Do you know what this week is? According to Gov. Charlie Crist, March 30 through April 6 is Home Education Week, a time to celebrate the fact that home-schooled kids are way smarter than your dumbass public school kids. Tell ’em, Charlie: “`O`ver two decades of studies indicate most children who are home educated exhibit self-confidence, good citizenship, higher than average college attendance and success and many have proven devotion to their country by faithfully serving in the armed forces of the United States.”

The Florida Parent Educators Association and the Christian Home Educators of the Sunshine State took credit for the proclamation, which Crist apparently issued last year as well. We couldn’t find a damn thing about CHESS on the Internet – thus prompting the existential question: If you’re not on Google, do you really exist? – but we did discover that the FPEA, according to its mission statement, supports home schooling “in accordance with Judeo-Christian principles.”

You see where this is going. The FPEA pushes curriculum from the Rainbow Resource Center. That company pimps “science” materials from, among others sources, Bob Jones Science, in which “biblical Creationism is presented as truth” – six days, 6,000 years, the whole deal. Bob Jones Science is, of course, affiliated with Bob Jones University, the freakishly right-wing South Carolina college that forbade interracial dating until 2000 (even after that stand cost the school its tax exemption), bans its students from wearing Abercrombie & Fitch clothing and requires its female students to wear skirts. Because shorts mean you hate Jesus.

Anyway, back to the question at hand: Does home schooling make your kids smarter? We couldn’t find any empirical data, and the pro–home schooling study we saw – it argued that “the achievement test scores of … home school students are exceptionally high” – was admittedly unscientific and relied on the services of the Bob Jones University Press Testing and Evaluation Service, which doesn’t inspire confidence.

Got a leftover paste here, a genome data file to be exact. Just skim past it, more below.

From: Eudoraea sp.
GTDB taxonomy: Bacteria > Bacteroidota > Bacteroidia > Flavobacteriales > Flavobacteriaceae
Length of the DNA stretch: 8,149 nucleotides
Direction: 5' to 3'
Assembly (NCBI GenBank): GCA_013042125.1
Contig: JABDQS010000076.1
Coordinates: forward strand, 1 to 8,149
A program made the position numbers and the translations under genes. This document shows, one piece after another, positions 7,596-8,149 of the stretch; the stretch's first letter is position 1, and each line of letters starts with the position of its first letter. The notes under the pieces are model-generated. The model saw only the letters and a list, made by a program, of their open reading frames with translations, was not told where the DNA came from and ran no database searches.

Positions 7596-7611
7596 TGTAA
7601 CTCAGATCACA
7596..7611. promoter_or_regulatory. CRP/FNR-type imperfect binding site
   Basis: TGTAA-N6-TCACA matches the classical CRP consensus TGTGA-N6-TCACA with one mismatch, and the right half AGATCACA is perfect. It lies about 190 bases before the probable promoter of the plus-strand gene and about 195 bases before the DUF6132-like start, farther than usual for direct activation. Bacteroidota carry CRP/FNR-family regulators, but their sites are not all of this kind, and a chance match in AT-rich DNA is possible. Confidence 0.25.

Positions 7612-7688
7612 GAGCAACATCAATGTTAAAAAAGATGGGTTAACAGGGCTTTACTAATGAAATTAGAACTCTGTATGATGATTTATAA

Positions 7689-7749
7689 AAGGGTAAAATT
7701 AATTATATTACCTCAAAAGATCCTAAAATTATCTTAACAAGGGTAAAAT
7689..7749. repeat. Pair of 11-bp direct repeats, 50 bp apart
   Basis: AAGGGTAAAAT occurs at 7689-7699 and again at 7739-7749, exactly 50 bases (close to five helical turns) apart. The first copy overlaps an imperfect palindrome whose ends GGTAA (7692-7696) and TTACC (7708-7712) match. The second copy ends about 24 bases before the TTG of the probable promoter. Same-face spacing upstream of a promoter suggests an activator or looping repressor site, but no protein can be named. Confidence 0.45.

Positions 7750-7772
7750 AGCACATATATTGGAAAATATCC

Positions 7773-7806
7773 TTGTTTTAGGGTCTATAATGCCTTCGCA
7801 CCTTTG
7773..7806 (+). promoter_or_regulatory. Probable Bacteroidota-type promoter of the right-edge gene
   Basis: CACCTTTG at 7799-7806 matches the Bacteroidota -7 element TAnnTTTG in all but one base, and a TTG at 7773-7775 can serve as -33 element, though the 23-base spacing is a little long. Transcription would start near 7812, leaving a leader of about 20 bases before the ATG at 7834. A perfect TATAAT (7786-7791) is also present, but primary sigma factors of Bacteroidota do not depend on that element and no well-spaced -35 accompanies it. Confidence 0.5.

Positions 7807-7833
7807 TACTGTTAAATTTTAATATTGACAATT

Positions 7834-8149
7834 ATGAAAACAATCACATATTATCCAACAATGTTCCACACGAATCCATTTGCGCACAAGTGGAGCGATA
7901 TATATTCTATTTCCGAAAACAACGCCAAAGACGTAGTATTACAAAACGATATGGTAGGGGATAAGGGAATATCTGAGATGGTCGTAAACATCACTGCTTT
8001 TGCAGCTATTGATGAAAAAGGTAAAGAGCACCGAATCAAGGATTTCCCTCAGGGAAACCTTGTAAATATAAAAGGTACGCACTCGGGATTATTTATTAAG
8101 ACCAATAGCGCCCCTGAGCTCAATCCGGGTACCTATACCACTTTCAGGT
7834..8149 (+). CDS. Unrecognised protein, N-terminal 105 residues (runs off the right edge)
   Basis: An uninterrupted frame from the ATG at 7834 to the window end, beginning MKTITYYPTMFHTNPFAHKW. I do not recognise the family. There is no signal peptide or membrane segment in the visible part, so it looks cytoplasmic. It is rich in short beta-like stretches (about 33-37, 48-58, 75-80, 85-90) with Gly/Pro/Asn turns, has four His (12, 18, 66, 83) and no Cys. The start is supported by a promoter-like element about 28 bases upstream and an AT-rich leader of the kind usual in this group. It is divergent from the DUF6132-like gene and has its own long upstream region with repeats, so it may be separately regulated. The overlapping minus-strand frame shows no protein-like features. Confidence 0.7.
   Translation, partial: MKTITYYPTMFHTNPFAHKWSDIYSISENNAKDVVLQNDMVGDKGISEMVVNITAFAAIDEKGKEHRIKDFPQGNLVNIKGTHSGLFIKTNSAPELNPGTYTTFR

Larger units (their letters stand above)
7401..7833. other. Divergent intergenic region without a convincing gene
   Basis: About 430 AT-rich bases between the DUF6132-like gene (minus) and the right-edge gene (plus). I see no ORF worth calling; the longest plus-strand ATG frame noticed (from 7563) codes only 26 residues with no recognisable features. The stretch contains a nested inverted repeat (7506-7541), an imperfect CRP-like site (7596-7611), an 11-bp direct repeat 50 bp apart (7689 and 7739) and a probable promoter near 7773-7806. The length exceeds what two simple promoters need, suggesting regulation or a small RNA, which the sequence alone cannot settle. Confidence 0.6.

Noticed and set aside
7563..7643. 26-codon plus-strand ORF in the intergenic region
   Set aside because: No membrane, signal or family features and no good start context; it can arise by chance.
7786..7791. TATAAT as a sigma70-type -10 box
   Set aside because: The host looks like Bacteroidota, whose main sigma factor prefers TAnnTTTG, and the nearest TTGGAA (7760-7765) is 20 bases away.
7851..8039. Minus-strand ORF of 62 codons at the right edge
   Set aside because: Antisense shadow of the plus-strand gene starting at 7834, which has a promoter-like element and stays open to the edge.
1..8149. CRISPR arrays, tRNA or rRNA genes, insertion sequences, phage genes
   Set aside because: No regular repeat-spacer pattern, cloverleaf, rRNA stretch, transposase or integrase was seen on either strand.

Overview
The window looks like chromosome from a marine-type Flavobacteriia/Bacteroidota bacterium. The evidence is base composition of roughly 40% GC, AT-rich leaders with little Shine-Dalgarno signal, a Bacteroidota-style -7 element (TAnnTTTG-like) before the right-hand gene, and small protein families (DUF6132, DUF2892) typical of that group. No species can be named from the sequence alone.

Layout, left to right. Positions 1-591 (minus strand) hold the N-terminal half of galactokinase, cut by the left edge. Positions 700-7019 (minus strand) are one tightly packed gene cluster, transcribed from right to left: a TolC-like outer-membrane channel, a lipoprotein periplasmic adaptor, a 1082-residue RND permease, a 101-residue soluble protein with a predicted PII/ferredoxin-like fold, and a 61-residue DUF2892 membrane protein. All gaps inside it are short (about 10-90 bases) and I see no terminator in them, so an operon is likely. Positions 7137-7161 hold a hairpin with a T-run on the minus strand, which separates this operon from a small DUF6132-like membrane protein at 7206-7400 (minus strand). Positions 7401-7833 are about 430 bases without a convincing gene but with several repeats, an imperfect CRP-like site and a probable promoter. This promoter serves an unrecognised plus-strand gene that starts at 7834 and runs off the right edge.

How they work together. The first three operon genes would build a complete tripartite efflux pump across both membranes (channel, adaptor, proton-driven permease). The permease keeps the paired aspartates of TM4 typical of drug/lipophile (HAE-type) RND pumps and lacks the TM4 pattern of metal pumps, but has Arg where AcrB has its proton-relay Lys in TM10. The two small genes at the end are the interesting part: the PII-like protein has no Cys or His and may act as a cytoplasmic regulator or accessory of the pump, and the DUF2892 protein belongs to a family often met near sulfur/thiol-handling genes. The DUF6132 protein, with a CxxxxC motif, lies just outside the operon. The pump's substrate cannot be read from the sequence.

However, an informal office survey did reveal that our calendar editor, Avery Beckendorf, was in fact home-schooled – and she’s a smart cookie, even if she thinks the earth is flat.

If we were the gambling kind, and we are, we’d go 2-to-1 that the city’s group-feeding ordinance is going to go down in flames. As well it should.

The issue of whether or not Orlando can require that groups get a permit to feed more than 25 people in a downtown public park is in the hands of U.S. District Court Judge Gregory Presnell. And that must scare the hell out of the city officials who have worked tirelessly to scrub downtown of the homeless, because Presnell is pretty contemptuous of their plans.

At a March 26 hearing, Presnell badgered Orlando city attorney Martha Lee Lombardy, interrupting her repeatedly to ask how moving people from park to park – the ordinance allows a single group to get only two permits to any one downtown park per year – serves any legitimate government interest. “You’re not solving the problem, you’re just moving it around, and perhaps making it worse,”
he said.

When Lombardy noted that the city has provided an unrestricted space for public feedings at Sylvia Lane, Presnell got in a zinger: “Have you ever had lunch at Sylvia Lane?” he asked her.